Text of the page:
It is at least 162 years since the first, and until now only, Gannet colony became established in Wales, on Grassholm, Pembrokeshire. The colony has grown to over 36,000 nesting pairs, protected as an RSPB nature reserve since 1948, the charity’s first land purchase in Wales. This week, The Seabird Group, a global network of researchers, announced the establishment of a second Welsh colony, off the Anglesey coast. The first photographs to confirm that chicks had hatched were taken by Steve Culley in mid-July.
Gannets are seen regularly off the North Wales coast through each summer, as non-breeding adults roam widely. As well as Grassholm, our coasts are probably visited by gannets from Ailsa Craig in Scotland’s Firth of Clyde and from Ireland’s Eye in Dublin Bay, which became established as recently as 1989.
The presence of Gannets on Ynys Badrig among nesting Cormorants, Guillemots and Razorbills was noticed by a visiting birder in 2019, since when volunteers from the Seawatch Foundation have monitored numbers. Bangor University has used trail cameras to record developments on the island. Also known as Middle Mouse and lying just one kilometre off a headland east of Cemaes Bay, it is the most northerly point in Wales and according to legend, the site where St Patrick was shipwrecked.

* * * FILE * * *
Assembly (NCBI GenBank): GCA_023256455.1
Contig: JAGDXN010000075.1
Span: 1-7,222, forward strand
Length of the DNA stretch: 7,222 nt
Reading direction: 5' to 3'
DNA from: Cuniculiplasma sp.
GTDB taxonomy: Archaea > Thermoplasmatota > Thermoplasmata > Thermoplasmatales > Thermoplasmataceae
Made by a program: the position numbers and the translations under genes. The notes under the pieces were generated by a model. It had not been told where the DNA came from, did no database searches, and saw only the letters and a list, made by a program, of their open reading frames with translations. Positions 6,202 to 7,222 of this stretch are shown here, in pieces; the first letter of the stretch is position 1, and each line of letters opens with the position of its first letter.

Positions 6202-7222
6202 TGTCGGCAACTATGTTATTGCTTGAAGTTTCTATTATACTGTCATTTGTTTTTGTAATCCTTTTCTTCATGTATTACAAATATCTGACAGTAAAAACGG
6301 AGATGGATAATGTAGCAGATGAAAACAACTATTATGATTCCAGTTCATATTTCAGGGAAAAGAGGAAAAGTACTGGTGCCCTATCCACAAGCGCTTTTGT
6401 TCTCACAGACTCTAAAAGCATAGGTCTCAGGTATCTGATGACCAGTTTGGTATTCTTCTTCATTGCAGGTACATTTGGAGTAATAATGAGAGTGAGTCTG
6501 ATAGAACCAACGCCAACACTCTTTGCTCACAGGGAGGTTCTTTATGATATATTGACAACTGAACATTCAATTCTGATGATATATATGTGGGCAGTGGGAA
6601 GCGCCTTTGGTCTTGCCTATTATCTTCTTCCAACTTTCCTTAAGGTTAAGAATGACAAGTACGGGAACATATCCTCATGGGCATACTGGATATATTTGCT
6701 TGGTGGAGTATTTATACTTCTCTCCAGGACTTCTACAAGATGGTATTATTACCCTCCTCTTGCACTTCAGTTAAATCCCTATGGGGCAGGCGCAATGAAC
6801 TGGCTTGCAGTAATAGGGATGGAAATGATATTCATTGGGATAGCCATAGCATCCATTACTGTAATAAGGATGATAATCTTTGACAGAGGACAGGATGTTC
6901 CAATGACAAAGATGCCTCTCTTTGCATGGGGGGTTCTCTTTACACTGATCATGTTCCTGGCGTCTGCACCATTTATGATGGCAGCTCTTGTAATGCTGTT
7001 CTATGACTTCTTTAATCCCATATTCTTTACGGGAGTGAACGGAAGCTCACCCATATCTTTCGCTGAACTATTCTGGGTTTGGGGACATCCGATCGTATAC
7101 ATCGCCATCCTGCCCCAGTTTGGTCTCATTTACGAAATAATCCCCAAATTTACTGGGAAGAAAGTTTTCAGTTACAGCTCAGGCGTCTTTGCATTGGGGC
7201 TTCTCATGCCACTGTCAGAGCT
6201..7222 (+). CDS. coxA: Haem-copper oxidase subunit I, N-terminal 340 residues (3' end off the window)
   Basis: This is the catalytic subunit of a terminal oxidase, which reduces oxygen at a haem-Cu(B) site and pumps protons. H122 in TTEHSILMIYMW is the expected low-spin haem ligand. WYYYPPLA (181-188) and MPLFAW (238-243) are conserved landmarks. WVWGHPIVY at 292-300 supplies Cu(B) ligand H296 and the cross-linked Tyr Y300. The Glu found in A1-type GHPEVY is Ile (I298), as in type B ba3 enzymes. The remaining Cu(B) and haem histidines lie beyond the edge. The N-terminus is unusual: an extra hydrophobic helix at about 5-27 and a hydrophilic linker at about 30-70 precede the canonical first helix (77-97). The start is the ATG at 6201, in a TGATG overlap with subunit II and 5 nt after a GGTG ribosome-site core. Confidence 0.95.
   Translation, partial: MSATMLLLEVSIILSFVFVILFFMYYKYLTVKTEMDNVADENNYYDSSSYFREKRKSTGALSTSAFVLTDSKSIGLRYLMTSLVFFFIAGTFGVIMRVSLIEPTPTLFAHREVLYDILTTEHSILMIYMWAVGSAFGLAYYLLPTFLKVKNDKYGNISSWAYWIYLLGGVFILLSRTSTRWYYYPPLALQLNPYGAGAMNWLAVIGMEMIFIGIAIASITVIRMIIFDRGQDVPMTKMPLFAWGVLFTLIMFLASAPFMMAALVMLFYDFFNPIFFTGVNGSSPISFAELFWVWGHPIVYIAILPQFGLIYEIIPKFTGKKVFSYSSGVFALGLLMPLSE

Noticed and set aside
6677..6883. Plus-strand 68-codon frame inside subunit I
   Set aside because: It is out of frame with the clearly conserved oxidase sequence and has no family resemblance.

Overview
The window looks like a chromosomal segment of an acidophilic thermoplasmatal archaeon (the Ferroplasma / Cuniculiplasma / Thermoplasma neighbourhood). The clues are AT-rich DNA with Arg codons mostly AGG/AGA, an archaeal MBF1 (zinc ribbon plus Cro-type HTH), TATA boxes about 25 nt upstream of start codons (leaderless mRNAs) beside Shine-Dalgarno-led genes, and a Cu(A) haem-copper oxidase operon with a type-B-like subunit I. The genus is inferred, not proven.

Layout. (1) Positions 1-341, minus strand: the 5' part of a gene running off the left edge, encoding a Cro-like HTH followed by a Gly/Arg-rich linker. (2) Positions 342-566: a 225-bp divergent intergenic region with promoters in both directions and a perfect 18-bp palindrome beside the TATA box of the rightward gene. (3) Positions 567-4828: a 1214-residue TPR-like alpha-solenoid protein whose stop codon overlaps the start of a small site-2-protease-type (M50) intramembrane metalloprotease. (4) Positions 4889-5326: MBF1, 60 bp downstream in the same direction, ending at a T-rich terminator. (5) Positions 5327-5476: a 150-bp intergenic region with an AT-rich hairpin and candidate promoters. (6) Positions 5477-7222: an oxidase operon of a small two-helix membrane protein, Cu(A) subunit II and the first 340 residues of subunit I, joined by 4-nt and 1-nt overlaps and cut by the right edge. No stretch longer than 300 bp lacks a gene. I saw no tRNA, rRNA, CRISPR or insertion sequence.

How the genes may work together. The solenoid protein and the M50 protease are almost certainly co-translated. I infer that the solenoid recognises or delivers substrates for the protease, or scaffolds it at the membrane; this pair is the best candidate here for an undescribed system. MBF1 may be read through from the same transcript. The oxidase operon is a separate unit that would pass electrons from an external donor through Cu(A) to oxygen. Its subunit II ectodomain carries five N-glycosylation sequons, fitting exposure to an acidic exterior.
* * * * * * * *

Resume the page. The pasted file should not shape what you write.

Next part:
It’s early days for the colony, with 21 nests counted. Experts hope that this will be an important step for Gannets in the UK, especially as several Scottish colonies have been devastated by avian influenza this summer. Welcoming the news, RSPB Cymru reminded boat users and paddleboarders to steer clear of the island. The Anglesey marine code asks users to get no closer than 100 metres of seabird colonies and to travel at less than five knots within 300 metres.
Other highlights this week include a Wood Sandpiper on the Clwyd estuary, Spotted Redshank at RSPB Conwy, two Roseate Terns at Afon Wen and a Little Gull on the Dwyfor estuary. A Cory’s Shearwater flew past Cemlyn on Friday, a Ring-necked Duck remains at RSPB Valley Wetlands and a Corncrake was reported calling west of Llanfairfechan.
A weekly update of bird sightings and news from North Wales.